METHOD

Ethical aspects

This research was approved by the Research Ethics Committee of Universidade Federal de Santa Maria and all ethical procedures for research involving human subjects were followed in accordance with the Brazilian Resolution No. 466/2012 of the Brazilian National Health Council.

Type of study, place and period

This is a qualitative research of descriptive-exploratory type characterized as a bicentric study, being developed in two Brazilian municipalities. Data collection occurred from May to October 2015. Municipality 1 (M1) is located in the countryside of the state of São Paulo, and Municipality 2 (M2) in the countryside of the state of Rio Grande do Sul. The results presented in this article constitute the qualitative phase of the matrix research “Prevalence and access of children with special healthcare needs in primary health care services”.

Regarding the details of the study scenarios, the network of M1 is composed of 41 primary care facilities, of which 28 are Basic Health Units (UBS) and 13 are Family Health Units (USF). M2 is composed of 32 UBS, distributed in six health regions. Of the total UBS in the municipality, 13 are part of the Family Health Strategy (ESF). Since the sample design in phase I was by clusters, the study comprised eight units in Santa Maria (M2) and nine units in Ribeirão Preto (M1), including UBS and ESF.

Study participants

Study participants were 19 family caregivers selected intentionally from a sample of 407 caregivers, who were participants in the quantitative phase of the study. Eligibility criteria were: to be a family caregiver, older than 18 years, of children (up to 11 years, 11 months and 29 days) residing in the research municipalities. The participants were recruited from the PHC services.

Participants were selected according to the criteria of intentional sampling, which is characterized by gathering information-rich cases that could contribute to a deeper understanding of the studied phenomenon (13). The intentional selection of participants considered socioeconomic indicators, family composition, use of public or private health services, types of special health needs and demands for care presented by the child. The number of participants was not stipulated a priori because this is a qualitative study.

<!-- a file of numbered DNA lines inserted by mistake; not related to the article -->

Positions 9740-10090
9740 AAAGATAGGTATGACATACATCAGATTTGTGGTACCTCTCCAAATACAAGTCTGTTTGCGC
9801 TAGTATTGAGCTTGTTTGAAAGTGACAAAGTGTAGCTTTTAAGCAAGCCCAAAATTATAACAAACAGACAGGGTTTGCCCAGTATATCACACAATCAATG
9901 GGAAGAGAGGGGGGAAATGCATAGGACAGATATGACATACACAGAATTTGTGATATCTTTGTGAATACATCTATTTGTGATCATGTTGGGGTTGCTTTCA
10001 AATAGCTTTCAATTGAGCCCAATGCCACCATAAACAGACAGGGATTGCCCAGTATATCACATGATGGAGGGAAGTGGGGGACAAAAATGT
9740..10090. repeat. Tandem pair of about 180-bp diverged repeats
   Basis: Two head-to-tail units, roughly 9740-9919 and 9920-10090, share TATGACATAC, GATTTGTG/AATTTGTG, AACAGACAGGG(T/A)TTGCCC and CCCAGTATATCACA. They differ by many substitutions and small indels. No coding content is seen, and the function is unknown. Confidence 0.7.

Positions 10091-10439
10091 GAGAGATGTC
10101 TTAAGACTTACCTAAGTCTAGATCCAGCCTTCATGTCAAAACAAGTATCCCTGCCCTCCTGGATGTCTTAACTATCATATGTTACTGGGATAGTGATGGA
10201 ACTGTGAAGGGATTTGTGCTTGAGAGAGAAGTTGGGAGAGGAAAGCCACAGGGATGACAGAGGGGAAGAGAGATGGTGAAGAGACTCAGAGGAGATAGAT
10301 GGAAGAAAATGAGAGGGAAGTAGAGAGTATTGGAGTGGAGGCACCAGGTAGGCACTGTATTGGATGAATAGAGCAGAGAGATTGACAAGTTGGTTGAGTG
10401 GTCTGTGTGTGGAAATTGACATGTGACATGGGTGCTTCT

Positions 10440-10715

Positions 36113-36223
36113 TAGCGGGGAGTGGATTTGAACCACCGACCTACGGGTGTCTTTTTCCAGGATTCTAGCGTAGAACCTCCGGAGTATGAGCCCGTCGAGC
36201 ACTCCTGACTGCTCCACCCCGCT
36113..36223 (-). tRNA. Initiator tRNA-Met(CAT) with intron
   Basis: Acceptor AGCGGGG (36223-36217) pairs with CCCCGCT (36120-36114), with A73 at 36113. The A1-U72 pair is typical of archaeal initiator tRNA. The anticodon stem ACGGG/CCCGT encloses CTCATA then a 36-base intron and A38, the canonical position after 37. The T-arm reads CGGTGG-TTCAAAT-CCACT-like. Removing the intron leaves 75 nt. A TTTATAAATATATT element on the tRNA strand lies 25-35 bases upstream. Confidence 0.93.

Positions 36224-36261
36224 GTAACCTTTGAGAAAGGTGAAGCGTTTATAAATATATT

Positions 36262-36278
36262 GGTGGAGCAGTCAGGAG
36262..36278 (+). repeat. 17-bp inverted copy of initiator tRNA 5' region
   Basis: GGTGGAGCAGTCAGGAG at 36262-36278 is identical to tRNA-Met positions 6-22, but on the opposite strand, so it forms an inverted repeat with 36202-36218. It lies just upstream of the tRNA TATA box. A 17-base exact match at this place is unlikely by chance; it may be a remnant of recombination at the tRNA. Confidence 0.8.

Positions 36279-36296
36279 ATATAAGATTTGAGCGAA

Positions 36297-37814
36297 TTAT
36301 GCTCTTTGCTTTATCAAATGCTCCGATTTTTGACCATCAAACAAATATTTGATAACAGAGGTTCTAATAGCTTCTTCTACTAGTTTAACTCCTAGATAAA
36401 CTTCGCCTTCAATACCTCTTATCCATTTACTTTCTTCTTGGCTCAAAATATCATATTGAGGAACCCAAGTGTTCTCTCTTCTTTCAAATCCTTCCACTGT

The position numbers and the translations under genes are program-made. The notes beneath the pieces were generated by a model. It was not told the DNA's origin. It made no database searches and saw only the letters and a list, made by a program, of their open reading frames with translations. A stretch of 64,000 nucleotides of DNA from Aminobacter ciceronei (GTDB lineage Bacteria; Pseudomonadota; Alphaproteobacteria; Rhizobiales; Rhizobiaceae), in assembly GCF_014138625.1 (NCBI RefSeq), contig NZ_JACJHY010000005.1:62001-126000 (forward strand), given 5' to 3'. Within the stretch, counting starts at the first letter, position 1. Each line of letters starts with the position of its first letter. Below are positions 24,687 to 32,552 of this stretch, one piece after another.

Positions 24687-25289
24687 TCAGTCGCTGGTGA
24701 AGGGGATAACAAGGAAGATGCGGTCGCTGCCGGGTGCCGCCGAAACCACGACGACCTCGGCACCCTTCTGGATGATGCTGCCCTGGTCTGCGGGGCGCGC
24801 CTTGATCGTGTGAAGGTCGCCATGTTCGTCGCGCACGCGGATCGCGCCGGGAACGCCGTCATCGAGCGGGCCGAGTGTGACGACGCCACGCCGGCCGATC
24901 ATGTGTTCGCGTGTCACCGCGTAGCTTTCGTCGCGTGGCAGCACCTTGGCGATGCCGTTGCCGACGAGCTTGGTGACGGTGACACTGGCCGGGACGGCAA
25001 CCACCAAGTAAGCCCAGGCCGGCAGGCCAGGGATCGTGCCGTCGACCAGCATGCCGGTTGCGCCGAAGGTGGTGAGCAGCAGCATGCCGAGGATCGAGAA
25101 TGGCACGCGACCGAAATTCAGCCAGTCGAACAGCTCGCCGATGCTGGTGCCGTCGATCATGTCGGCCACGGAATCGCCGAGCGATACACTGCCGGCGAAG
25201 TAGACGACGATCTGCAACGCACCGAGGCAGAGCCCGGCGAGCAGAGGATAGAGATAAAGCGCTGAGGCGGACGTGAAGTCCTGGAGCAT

To maintain the anonymity of the participants, an alphanumeric code with the letter F – for family member–, the sequential ordinal number of the interviews and the codes M1 for municipality 1 and M2 for municipality 2 (e.g., F1-M2, F3-M1).

Data collection and organization

Data was produced from a semi-structured interview mediated by the dynamics of creativity and sensitivity (DCS). Two instruments were used: interview script with questions related to accessibility to health services, inspired on the child version of PCATool (9), and application of an instrument for the characterization of participants considering clinical variables (number of hospitalizations, initial diagnosis, source of special health needs, current health diagnosis, follow-up at some health service, child using some sort of technology, demand for modified usual care, demand for neurodevelopmental therapy and updated vaccination calendar) and economic and socio-demographic variables (date and conditions of birth, birth complications, child’s position in the family, family caregiver’s current age, marital status, caregiver’s years of formal study, family income, housing conditions and the presence of the child at school – and what kind of school).

The DCS Talking Map is a data production technique that aims to know the relationships established between caregivers and the community in general (14-15). The following discussion question was asked: “Having your home as a starting point, what is (are) the place(s) where you take your child to receive health care and education, among other activities?”.

After the participant was selected, an interview for a home visit previously scheduled by telephone was conducted. The collection period occurred from May to October 2015. The interviews lasted for approximately 80 minutes and were performed by the researchers responsible for each center, with the participation of research assistants.

All interviews were recorded in digital media and later submitted to independent double transcription. The corpus of the study consisted of the transcribed interviews and the images produced in the making of the Talking Map.

Data analysis

Data analysis was conducted via inductive thematic analysis (16). The following steps were followed: familiarization with the data, generation of initial codes, search for themes, review of identified themes, definition and naming of themes and preparation of the final report (16). Two themes emerged from the analysis: from the diagnosis process to specialized follow-up and care in PHC.

RESULTS